Jump to content

U.S. Senator Calls Wi-Fi Pineapple "Major Theft, Scary"


farfel
 Share

Recommended Posts



25 February 2015


Sen. Bill Nelson (D-FL):


"What about the device called the Pineapple? I had no idea this device existed. Here is what it does: If I go into a Starbucks and use their wireless Internet, someone could be sitting outside of that Starbucks in their car, or at one of the outside tables, with this device called a Pineapple, and instead of my wireless device using Starbucks' Internet system, it is on that Pineapple device and all of my communications are going directly to that person, and that person is able to steal all of my private information. That is a major theft. This is scary. Yet that device has been around for several years.


"We have major privacy questions. The Presiding Officer, who is a member of the commerce committee, knows that we are going to be grappling with these issues, along with other committees, such as judiciary, on the right to privacy.


"In the meantime, we have raised these issues with the FCC on this most recent detailed expose about this device called the stingray. If it is employed for our national security and our personal safety, which is the job of the government, then it is a good thing; however, if it is employed for other reasons, such as invading our constitutional right of privacy, that is another thing.


"It is time for us to stand up for the individual citizens in this country and their right to privacy. I yield the floor. I suggest the absence of a quorum."

Link to comment
Share on other sites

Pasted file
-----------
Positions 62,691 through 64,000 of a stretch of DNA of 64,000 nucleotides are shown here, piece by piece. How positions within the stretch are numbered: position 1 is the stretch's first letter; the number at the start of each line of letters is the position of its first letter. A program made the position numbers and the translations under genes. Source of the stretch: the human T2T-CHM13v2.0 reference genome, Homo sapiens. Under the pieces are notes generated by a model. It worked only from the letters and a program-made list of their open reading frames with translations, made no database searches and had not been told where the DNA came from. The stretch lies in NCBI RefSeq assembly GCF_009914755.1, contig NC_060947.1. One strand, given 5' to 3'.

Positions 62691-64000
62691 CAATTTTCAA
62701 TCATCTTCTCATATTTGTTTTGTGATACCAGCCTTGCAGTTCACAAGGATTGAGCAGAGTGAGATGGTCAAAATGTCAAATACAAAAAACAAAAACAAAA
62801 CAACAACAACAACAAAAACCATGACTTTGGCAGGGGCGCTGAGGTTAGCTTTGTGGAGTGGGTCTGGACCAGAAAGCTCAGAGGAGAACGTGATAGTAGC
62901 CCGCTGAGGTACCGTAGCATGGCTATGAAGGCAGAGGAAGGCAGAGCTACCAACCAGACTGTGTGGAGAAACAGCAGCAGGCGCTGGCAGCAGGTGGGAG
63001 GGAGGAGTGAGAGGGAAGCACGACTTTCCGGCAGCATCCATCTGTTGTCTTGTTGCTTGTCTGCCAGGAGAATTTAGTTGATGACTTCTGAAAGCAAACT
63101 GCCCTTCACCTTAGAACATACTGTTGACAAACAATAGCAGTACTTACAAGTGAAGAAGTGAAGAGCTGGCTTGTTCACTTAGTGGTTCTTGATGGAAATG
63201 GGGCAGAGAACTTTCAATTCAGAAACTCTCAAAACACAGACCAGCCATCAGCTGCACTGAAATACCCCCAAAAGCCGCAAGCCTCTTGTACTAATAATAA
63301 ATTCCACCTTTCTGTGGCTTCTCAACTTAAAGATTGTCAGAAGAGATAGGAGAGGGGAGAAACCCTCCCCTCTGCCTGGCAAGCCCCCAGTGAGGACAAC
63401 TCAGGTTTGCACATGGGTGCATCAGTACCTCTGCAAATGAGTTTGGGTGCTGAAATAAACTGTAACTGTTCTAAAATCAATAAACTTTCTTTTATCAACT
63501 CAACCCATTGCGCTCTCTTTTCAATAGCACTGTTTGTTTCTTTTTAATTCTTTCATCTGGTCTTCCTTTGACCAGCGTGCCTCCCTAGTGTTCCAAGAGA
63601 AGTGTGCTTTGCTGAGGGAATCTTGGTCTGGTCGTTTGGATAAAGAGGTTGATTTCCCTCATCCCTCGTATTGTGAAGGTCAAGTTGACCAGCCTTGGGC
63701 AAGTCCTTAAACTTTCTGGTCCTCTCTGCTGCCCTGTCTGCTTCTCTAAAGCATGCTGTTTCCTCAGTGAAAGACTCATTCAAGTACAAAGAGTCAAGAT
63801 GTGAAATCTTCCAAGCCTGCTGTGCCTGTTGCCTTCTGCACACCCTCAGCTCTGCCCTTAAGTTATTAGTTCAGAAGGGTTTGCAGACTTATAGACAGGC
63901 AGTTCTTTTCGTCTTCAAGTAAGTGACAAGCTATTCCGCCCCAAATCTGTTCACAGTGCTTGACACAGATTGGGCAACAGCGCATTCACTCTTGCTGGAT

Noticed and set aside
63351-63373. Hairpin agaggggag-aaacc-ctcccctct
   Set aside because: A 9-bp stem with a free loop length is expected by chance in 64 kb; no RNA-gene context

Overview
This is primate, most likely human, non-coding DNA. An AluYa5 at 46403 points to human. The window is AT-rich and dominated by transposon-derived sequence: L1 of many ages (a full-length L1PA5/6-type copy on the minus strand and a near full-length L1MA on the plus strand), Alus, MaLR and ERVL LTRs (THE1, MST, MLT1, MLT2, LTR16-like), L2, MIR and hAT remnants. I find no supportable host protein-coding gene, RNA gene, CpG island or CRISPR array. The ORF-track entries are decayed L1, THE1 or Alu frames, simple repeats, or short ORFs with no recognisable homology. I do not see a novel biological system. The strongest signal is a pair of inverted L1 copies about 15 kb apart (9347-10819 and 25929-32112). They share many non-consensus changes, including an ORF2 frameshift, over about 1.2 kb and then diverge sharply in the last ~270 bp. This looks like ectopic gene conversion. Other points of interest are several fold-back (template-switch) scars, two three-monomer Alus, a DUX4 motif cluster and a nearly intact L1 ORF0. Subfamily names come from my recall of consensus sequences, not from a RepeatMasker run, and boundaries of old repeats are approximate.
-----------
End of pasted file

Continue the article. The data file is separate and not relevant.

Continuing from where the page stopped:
What they won't tell people is that penetration testing is a legitimate job occupation whereby tools like these are a necessity to securing corporate networks. Also, almost anything in IT can be used either for black or white hat purposes, programming, databases, google, etc. For instance I can use my programming skills to either create time-bombs that will empty the corporate database as soon as they fire me, or I can code legitimate apps for my customers. What matters is the moral fiber of the individual. As far as databases go, the NSA has databases I am sure, whether what they do is legitimate is up to interpretation, but they claim to have good intentions. How about google? I can use google to cyber stalk individuals, gathering information on them, or I can use it to help me find code for my next coding project. Many places have "hack tools" that are necessary to the smooth running of IT, for instance did you know that wireshark makes some wifi dongles that can decrypt WPA2 networks provided you have the password. They advertise it as an admin tool, but what if I collected the handshake of the wifi router, hacked it, and then used this sniffing tool? Another thing is generic networking switches and routers with mirroring ports. Is that not technically a form of hacking? Another thing, how is what the feds do not hacking? Have you ever used autopsy for recovering data on your hard disks? It could be used for ill intent, but many police digital forensics people use it all the time. You could grab that tool, and go to the local computer surplus store and "recover" anything that was not purged by them. Also we know that the NSA has used exploits on google, and other such companies, so why does he not speak of them? What hak 5 is doing is serving legitimate interests of pen testers, and getting the rest of the community interested in these toys so they can in turn enforce good security rules in their places of business. Ultimately the hacks that occur in the wild do drive change in the IT community. There's another thing, china gets a lot of it's intrusive infrastructure from legitimate companies in the US and Europe. Like I said earlier what matters is the intent behind the objects. I am not condoning black hat hacking, far from it (although I do sometimes play the devils advocate, don't take it too seriously). So how do we regulate who gets what hacking gear? I don't think that's a good route to go down for a couple of reasons. First, the government can't find it's butt with both hands, secondly I knew nothing about hacking before I met the hak 5 group, and now I know more about securing my network than I ever did. This is a learning experience for lots of interested hobbyists around the world. So if you see this senator kick him in the knees for me(but don't really I am sure he has security guards), or deauth him from the network.